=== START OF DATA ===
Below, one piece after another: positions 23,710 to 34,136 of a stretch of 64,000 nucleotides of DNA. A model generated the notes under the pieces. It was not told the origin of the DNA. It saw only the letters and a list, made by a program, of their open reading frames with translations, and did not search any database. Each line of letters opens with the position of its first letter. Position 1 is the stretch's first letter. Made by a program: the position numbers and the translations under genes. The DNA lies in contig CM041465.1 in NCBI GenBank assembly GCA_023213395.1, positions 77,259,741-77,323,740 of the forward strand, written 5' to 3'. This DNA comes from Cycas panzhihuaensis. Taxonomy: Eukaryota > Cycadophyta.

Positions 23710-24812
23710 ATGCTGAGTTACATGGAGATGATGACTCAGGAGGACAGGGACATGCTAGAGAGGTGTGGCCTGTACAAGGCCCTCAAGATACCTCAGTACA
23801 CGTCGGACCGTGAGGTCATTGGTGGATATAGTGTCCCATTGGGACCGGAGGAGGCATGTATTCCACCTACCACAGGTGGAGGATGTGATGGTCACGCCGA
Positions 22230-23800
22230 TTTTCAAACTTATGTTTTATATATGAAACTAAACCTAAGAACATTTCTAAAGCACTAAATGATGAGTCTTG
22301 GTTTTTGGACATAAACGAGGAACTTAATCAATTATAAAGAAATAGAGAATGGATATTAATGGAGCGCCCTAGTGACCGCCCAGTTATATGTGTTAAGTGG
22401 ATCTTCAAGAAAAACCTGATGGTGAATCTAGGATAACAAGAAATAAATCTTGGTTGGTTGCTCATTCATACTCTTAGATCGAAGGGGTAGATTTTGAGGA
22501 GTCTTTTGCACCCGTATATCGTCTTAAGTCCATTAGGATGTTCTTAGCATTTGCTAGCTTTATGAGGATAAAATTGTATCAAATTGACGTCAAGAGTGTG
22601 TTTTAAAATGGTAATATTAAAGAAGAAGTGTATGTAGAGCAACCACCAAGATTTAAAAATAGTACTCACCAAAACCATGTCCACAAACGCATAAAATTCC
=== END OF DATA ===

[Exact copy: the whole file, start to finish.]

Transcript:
Below, one piece after another: positions 23,710 to 34,136 of a stretch of 64,000 nucleotides of DNA. A model generated the notes under the pieces. It was not told the origin of the DNA. It saw only the letters and a list, made by a program, of their open reading frames with translations, and did not search any database. Each line of letters opens with the position of its first letter. Position 1 is the stretch's first letter. Made by a program: the position numbers and the translations under genes. The DNA lies in contig CM041465.1 in NCBI GenBank assembly GCA_023213395.1, positions 77,259,741-77,323,740 of the forward strand, written 5' to 3'. This DNA comes from Cycas panzhihuaensis. Taxonomy: Eukaryota > Cycadophyta.

Positions 23710-24812
23710 ATGCTGAGTTACATGGAGATGATGACTCAGGAGGACAGGGACATGCTAGAGAGGTGTGGCCTGTACAAGGCCCTCAAGATACCTCAGTACA
23801 CGTCGGACCGTGAGGTCATTGGTGGATATAGTGTCCCATTGGGACCGGAGGAGGCATGTATTCCACCTACCACAGGTGGAGGATGTGATGGTCACGCCGA
Positions 22230-23800
22230 TTTTCAAACTTATGTTTTATATATGAAACTAAACCTAAGAACATTTCTAAAGCACTAAATGATGAGTCTTG
22301 GTTTTTGGACATAAACGAGGAACTTAATCAATTATAAAGAAATAGAGAATGGATATTAATGGAGCGCCCTAGTGACCGCCCAGTTATATGTGTTAAGTGG
22401 ATCTTCAAGAAAAACCTGATGGTGAATCTAGGATAACAAGAAATAAATCTTGGTTGGTTGCTCATTCATACTCTTAGATCGAAGGGGTAGATTTTGAGGA
22501 GTCTTTTGCACCCGTATATCGTCTTAAGTCCATTAGGATGTTCTTAGCATTTGCTAGCTTTATGAGGATAAAATTGTATCAAATTGACGTCAAGAGTGTG
22601 TTTTAAAATGGTAATATTAAAGAAGAAGTGTATGTAGAGCAACCACCAAGATTTAAAAATAGTACTCACCAAAACCATGTCCACAAACGCATAAAATTCC